I Got Solar in Strange Places

Solar Power is cropping up in some weird places. While it’ll take some time for sunlight to become the fuel of the future, already solar power is being adopted by individuals and communities you might not expect.

The city of Rizhao, for example, is a poor coastal city in China. While the per-capita income is significantly lower than surrounding cities, almost every flat surface is covered in solar panels. Of course, these aren’t the electricity-creating kind, they’re the hot-water-creating kind. 99% of the hot water in the city comes from roof-top solar, and all the streetlights are powered by photovoltaics. Though it’s a poor city, Rizhao has turned solar power into an economic engine while becomming one of the ten cleanest cities in China.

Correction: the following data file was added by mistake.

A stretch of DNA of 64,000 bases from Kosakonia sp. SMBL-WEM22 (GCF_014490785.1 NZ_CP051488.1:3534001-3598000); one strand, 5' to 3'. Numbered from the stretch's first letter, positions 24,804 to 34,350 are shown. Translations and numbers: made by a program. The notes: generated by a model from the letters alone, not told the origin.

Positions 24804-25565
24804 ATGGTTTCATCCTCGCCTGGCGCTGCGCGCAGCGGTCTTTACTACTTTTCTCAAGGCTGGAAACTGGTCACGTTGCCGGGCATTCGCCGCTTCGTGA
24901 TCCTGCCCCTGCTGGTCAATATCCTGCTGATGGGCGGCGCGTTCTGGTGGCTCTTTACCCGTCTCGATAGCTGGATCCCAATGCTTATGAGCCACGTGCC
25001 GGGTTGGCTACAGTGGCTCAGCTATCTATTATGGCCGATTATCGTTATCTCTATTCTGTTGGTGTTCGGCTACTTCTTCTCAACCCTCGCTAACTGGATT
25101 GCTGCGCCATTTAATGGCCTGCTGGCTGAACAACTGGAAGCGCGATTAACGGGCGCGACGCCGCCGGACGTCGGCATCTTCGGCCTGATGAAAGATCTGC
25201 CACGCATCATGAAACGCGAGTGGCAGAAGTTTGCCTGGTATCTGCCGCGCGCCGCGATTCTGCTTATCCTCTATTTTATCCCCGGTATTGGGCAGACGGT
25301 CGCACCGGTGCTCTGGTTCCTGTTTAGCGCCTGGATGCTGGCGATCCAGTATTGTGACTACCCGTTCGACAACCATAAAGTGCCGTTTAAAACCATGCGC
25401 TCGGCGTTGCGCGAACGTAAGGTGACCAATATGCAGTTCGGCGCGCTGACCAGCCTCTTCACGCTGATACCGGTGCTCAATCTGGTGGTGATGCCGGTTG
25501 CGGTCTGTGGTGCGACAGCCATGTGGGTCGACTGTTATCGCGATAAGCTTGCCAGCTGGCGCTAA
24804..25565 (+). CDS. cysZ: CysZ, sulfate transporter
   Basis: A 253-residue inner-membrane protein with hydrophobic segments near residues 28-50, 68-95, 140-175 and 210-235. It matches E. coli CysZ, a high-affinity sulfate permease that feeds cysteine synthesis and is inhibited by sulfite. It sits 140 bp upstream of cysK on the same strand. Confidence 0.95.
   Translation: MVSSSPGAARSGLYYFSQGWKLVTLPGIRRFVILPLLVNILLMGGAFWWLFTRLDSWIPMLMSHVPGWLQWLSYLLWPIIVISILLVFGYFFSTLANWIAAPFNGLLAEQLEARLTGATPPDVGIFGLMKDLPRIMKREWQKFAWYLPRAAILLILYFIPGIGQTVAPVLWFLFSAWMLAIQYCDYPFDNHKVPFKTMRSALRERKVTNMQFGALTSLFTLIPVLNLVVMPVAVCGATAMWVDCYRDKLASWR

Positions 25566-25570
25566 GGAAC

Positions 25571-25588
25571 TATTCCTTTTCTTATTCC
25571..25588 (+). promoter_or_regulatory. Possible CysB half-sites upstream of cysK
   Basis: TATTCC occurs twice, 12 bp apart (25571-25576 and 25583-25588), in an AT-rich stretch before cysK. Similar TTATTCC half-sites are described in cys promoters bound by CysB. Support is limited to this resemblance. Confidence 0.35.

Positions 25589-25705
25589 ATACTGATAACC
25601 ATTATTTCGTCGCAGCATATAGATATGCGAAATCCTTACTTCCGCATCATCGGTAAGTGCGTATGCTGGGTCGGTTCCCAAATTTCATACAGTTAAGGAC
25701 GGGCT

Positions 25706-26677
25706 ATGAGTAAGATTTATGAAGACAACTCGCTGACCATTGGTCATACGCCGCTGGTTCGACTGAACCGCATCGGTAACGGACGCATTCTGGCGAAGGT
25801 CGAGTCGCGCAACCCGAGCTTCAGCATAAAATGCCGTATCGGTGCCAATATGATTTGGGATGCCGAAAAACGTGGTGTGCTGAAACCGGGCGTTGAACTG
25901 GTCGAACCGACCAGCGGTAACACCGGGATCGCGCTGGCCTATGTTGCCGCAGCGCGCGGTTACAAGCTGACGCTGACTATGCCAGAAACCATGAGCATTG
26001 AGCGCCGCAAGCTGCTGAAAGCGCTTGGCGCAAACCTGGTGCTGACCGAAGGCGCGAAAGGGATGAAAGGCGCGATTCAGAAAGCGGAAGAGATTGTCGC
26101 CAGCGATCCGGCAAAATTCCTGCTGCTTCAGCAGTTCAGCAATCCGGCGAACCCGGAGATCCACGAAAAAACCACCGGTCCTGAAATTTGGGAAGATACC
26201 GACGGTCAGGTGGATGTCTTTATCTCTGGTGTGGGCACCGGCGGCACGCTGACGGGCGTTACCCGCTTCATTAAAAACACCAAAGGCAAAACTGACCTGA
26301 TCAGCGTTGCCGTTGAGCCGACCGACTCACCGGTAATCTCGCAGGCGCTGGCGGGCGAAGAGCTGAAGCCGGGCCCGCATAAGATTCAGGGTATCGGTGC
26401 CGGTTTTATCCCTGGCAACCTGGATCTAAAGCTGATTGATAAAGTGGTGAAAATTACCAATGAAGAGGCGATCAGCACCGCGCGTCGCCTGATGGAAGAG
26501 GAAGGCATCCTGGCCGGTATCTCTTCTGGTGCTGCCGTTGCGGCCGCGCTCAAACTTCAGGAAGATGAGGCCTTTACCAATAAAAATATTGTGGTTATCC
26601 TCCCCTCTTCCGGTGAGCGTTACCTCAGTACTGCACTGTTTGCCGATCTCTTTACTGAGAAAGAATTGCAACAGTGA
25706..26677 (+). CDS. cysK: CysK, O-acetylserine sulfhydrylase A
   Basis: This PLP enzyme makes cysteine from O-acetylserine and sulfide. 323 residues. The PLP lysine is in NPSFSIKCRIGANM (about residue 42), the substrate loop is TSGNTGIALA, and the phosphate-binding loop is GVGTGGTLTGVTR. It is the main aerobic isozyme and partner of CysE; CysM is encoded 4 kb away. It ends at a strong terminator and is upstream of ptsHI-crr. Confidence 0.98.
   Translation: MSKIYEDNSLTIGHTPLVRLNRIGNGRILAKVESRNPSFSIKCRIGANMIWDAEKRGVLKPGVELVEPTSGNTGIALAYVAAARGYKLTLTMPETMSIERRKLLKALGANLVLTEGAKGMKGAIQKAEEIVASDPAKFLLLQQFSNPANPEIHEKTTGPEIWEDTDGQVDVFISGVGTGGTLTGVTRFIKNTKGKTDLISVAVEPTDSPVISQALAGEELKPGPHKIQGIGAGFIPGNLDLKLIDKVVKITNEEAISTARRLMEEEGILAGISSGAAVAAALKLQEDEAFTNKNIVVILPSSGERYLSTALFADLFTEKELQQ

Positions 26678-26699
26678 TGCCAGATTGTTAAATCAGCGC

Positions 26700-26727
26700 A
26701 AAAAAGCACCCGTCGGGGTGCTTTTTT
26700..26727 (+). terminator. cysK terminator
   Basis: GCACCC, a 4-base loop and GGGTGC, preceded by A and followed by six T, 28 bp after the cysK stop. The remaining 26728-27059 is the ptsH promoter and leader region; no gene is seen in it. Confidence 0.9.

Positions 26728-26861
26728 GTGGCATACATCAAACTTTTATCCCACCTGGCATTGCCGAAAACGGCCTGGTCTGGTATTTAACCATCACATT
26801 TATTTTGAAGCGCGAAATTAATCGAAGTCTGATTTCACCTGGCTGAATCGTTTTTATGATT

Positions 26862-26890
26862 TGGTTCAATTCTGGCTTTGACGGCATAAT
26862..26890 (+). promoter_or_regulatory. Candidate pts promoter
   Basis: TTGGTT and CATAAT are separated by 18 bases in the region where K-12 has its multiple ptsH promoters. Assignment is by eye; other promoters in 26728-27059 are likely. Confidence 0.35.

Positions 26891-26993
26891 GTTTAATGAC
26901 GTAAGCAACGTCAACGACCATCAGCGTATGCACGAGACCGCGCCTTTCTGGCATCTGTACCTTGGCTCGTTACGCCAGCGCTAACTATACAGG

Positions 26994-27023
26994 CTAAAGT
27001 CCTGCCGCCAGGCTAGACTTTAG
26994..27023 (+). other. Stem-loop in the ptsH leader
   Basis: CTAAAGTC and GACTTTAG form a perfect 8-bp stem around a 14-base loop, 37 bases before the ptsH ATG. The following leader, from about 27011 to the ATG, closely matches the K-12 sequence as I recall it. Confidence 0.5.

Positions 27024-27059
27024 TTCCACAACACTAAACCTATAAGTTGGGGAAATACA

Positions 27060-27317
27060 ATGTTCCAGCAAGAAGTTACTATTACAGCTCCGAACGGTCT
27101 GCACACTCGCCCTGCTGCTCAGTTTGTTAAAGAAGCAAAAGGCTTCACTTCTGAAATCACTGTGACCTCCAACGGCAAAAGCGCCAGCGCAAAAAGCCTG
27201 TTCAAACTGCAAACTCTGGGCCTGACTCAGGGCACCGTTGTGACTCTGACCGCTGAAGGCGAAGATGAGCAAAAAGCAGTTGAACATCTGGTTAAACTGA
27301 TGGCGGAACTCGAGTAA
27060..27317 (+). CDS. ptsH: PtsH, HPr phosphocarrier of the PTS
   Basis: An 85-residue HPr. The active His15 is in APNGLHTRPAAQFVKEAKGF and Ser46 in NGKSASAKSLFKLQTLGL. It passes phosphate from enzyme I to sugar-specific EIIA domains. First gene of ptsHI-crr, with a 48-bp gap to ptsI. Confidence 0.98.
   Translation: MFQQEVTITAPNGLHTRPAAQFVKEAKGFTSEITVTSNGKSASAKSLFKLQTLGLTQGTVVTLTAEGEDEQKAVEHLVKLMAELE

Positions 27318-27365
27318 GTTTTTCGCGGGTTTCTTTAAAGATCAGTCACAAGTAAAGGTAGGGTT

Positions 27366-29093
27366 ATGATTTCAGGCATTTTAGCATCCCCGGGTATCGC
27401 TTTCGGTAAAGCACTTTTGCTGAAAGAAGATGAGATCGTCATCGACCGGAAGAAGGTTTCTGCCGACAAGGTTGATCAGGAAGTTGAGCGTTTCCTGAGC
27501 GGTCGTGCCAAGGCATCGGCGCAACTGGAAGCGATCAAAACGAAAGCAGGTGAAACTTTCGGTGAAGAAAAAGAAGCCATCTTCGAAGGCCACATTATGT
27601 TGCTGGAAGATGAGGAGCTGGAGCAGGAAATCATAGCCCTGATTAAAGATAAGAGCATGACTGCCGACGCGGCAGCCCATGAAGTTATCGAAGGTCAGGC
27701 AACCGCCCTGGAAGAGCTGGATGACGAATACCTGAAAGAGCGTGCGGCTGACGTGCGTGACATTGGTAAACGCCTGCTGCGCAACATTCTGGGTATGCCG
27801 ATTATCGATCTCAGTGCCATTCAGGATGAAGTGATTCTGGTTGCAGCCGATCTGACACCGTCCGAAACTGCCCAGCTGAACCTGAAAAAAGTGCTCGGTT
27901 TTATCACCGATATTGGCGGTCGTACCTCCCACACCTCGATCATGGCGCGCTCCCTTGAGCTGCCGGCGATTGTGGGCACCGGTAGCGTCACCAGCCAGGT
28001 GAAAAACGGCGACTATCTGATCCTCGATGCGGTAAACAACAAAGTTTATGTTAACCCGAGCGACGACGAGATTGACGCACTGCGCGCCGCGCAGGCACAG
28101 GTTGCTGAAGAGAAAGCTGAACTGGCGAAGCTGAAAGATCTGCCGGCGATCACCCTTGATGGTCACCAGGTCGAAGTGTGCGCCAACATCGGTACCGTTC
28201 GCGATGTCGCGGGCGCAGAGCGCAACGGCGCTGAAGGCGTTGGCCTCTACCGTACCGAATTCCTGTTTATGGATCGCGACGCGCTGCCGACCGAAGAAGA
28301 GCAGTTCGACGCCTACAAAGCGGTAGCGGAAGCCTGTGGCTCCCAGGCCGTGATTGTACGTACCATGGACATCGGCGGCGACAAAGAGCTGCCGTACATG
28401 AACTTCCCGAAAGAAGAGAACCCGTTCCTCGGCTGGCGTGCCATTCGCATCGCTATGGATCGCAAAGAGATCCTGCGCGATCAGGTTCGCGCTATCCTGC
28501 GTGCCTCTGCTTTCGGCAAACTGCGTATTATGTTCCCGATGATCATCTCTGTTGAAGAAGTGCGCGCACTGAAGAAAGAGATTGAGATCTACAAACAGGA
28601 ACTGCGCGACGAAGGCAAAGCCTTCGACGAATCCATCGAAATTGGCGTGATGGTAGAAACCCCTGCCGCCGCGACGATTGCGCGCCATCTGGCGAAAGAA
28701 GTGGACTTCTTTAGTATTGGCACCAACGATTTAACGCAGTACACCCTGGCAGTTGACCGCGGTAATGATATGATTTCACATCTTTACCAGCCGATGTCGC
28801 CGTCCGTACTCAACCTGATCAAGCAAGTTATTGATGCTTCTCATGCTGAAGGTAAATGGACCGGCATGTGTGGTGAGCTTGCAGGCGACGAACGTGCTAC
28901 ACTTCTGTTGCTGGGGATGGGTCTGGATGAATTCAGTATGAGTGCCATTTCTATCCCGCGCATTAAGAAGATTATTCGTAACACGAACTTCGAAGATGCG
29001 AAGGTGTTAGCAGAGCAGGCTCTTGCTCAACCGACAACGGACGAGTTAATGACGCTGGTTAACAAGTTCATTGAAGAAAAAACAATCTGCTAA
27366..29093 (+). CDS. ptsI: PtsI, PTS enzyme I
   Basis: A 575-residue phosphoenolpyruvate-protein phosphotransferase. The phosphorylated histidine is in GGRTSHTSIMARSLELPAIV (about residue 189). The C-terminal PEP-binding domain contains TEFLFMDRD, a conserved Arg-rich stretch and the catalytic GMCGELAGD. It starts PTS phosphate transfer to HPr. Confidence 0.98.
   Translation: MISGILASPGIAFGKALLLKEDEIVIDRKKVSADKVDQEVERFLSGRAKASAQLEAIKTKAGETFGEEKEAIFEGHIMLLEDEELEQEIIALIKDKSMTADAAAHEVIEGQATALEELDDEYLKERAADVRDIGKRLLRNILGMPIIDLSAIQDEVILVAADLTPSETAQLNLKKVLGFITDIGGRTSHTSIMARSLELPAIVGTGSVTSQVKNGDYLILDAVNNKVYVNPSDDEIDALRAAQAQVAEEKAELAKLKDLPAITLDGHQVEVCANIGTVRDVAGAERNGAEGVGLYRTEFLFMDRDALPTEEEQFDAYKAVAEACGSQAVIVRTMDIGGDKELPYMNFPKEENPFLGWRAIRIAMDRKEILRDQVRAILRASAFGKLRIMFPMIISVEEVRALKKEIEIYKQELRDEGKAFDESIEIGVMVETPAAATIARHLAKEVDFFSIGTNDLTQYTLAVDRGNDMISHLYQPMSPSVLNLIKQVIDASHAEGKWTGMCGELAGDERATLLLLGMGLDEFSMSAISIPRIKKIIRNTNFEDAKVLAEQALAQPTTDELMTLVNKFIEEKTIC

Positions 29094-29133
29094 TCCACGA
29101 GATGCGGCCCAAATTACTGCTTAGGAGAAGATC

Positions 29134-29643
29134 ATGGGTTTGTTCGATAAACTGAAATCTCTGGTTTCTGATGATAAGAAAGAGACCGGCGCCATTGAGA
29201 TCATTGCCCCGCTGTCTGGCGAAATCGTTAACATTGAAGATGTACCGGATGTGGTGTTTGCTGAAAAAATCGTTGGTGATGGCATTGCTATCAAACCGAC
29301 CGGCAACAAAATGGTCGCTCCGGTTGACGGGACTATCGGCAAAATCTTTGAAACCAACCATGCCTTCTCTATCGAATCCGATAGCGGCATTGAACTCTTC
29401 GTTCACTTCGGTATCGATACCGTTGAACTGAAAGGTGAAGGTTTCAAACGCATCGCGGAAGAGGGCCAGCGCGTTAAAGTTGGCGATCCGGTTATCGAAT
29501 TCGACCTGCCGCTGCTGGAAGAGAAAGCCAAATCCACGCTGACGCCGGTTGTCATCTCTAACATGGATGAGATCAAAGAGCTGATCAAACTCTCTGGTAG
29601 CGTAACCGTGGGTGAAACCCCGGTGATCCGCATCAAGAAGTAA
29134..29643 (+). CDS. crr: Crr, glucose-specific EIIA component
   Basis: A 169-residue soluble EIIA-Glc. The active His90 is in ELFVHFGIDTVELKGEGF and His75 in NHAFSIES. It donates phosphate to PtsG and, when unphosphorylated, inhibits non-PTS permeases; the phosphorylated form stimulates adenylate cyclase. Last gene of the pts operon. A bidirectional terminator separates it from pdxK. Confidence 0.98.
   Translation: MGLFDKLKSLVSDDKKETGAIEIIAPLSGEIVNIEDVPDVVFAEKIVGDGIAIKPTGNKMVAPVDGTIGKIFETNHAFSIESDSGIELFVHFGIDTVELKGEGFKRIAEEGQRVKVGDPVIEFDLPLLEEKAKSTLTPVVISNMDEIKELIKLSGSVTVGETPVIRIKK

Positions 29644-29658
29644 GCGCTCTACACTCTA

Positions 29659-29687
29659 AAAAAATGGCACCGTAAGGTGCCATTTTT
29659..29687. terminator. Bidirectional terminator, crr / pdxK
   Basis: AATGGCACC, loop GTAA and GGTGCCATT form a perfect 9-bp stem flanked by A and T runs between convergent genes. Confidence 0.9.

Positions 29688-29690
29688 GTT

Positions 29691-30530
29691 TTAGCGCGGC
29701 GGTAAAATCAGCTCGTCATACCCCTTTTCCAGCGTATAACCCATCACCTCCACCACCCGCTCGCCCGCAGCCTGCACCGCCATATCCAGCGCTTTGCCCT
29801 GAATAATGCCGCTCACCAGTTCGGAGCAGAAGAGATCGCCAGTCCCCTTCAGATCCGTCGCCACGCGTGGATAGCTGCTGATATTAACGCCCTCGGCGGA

And then there’s the Amish. You wouldn’t think that the Amish would be early adopters of anything (as many of them aren’t ready to embrace innovations such as buttons on pants) but solar seems to be right up their alley. Amish families are the leading per-capita adopters of solar in Pennsylvania. Their values of self-sufficiency and moderation are served perfectly by the panels.

So, as it turns out, poor people in China and the Amish are leading the way into the future. It’s about time we caught up.

Via Green Options
and Wired Blogs